United States v. Stamps, No. 20-1336 (7th Cir. 2020)Annotate this Case
Stamps sold methamphetamine to police informants. Police executed a search warrant at his apartment. In one bedroom, police found two bags of methamphetamine, each containing over 25 grams. In the other bedroom, police found a loaded handgun under Stamps’s mattress with his wallet and $1,079 in cash. Stamps confessed to having sold drugs for five years. Stamps later admitted owning a handgun, but for self-defense after receiving threats based on his wrongful implication in a murder investigation. Someone had fired shots into his apartment. Stamps pled guilty to one count of possession of methamphetamine with intent to distribute 50 grams or more (21 U.S.C. 841(a)(1)). The PSR recommended a two-level increase under U.S.S.G 2D1.1(b)(1) based on the firearm and did not recommend Stamps receive safety-valve relief (18 U.S.C. 3553(f)). The court agreed, stating that “it is not clearly improbable that ... handgun … was connected with the defendant’s relevant drug trafficking conduct,” calculated a 70-87-month guideline range with a 60-month mandatory minimum, and sentenced Stamps to 60 month's imprisonment.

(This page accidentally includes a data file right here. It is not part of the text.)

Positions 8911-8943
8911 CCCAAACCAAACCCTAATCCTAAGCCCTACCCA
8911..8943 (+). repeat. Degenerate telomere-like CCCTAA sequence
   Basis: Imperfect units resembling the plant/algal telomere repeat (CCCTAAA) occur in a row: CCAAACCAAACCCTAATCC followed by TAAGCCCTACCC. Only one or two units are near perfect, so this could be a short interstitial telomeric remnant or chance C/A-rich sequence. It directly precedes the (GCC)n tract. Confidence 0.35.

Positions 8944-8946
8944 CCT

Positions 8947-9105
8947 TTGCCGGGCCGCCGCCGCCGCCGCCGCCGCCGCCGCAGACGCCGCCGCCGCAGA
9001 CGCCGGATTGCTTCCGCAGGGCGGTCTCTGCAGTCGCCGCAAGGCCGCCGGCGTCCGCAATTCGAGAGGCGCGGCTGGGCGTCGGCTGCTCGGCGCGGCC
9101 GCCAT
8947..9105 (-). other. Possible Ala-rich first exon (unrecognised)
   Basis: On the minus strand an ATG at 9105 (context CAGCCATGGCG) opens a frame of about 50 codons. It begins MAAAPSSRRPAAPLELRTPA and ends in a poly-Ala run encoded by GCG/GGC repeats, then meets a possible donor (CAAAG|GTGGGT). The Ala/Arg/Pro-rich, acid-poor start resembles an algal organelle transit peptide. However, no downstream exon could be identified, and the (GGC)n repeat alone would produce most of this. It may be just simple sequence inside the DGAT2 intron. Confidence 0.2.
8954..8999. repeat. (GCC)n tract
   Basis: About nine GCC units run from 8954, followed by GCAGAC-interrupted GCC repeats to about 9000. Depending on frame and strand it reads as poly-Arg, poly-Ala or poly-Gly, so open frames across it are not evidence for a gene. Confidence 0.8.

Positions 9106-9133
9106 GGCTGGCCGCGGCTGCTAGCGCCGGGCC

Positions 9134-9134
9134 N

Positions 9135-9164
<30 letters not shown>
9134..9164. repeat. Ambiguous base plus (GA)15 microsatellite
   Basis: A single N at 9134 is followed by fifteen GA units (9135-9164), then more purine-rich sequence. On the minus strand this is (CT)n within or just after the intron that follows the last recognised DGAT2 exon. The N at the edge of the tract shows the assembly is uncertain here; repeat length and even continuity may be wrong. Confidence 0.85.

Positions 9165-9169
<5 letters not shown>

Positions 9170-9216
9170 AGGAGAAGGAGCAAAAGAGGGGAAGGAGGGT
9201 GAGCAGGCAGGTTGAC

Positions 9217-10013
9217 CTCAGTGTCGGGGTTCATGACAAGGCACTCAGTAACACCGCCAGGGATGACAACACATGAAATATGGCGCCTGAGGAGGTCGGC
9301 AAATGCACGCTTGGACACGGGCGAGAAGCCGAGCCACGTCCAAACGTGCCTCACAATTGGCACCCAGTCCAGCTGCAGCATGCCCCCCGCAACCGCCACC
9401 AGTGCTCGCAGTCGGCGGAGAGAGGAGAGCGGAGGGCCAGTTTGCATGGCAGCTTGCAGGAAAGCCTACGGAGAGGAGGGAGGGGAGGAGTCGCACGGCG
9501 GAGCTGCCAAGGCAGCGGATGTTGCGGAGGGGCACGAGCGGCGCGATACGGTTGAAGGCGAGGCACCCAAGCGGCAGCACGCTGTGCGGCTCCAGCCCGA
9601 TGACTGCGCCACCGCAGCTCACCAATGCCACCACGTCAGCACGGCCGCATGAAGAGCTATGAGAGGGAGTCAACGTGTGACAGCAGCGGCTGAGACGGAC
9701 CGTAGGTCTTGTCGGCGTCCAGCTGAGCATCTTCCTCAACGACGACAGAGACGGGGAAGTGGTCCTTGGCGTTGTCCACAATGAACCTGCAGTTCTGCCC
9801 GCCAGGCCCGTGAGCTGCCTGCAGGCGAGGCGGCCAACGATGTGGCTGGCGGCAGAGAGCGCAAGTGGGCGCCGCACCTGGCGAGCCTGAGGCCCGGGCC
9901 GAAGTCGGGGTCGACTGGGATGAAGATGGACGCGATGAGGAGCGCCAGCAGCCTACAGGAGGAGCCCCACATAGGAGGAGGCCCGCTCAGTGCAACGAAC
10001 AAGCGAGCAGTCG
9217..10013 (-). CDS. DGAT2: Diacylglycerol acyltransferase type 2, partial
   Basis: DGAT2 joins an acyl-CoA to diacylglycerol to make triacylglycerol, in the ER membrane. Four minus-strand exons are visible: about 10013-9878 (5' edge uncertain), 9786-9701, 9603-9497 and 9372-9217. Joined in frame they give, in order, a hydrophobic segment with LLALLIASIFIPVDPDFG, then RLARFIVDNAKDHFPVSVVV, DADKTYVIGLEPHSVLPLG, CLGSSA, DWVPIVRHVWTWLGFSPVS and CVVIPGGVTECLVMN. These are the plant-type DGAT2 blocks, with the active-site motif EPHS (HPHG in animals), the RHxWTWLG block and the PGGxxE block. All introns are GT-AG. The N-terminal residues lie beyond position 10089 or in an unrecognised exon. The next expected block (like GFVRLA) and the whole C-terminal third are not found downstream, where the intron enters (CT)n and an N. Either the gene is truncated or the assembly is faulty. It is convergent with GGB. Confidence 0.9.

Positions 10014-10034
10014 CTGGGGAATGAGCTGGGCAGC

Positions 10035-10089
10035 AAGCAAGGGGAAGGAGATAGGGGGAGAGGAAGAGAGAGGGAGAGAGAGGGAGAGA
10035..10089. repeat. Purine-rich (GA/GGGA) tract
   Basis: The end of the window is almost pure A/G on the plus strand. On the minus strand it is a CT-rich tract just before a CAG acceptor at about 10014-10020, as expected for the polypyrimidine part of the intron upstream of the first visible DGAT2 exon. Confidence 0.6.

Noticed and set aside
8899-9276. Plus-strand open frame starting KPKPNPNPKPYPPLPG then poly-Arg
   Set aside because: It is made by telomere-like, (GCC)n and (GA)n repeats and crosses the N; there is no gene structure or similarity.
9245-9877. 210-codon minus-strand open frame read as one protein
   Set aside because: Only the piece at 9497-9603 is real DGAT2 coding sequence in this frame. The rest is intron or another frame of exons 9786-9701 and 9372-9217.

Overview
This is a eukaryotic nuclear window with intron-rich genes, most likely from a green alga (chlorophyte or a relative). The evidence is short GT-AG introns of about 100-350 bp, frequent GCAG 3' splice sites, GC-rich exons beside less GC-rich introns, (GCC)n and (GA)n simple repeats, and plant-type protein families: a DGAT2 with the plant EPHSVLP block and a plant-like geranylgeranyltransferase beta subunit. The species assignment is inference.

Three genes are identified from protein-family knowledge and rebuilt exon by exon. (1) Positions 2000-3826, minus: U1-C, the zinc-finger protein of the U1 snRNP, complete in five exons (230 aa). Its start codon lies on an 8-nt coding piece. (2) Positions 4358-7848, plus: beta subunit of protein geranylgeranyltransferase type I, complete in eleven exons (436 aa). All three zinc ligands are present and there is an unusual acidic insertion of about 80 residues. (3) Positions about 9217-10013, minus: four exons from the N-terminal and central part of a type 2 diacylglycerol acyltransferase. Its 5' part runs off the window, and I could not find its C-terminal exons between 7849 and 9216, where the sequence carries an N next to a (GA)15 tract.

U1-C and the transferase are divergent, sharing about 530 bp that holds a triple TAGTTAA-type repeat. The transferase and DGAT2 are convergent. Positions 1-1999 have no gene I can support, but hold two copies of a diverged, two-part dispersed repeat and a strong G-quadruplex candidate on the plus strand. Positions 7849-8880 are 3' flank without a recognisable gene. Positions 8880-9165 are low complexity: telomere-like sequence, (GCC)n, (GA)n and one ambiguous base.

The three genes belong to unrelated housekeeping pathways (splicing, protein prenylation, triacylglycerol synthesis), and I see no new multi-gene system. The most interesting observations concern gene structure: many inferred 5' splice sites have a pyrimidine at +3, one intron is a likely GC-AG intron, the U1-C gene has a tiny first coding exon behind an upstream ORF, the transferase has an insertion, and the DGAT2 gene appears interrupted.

The Seventh Circuit vacated. Rather than evaluating whether Stamps had shown by a preponderance of the evidence that the gun was unrelated to his drug offense, the court found only that Stamps could not prove that it was “clearly improbable” that the gun was connected to his drug offense, imposing a higher burden than required for Stamps to prove safety valve eligibility. The error was not harmless.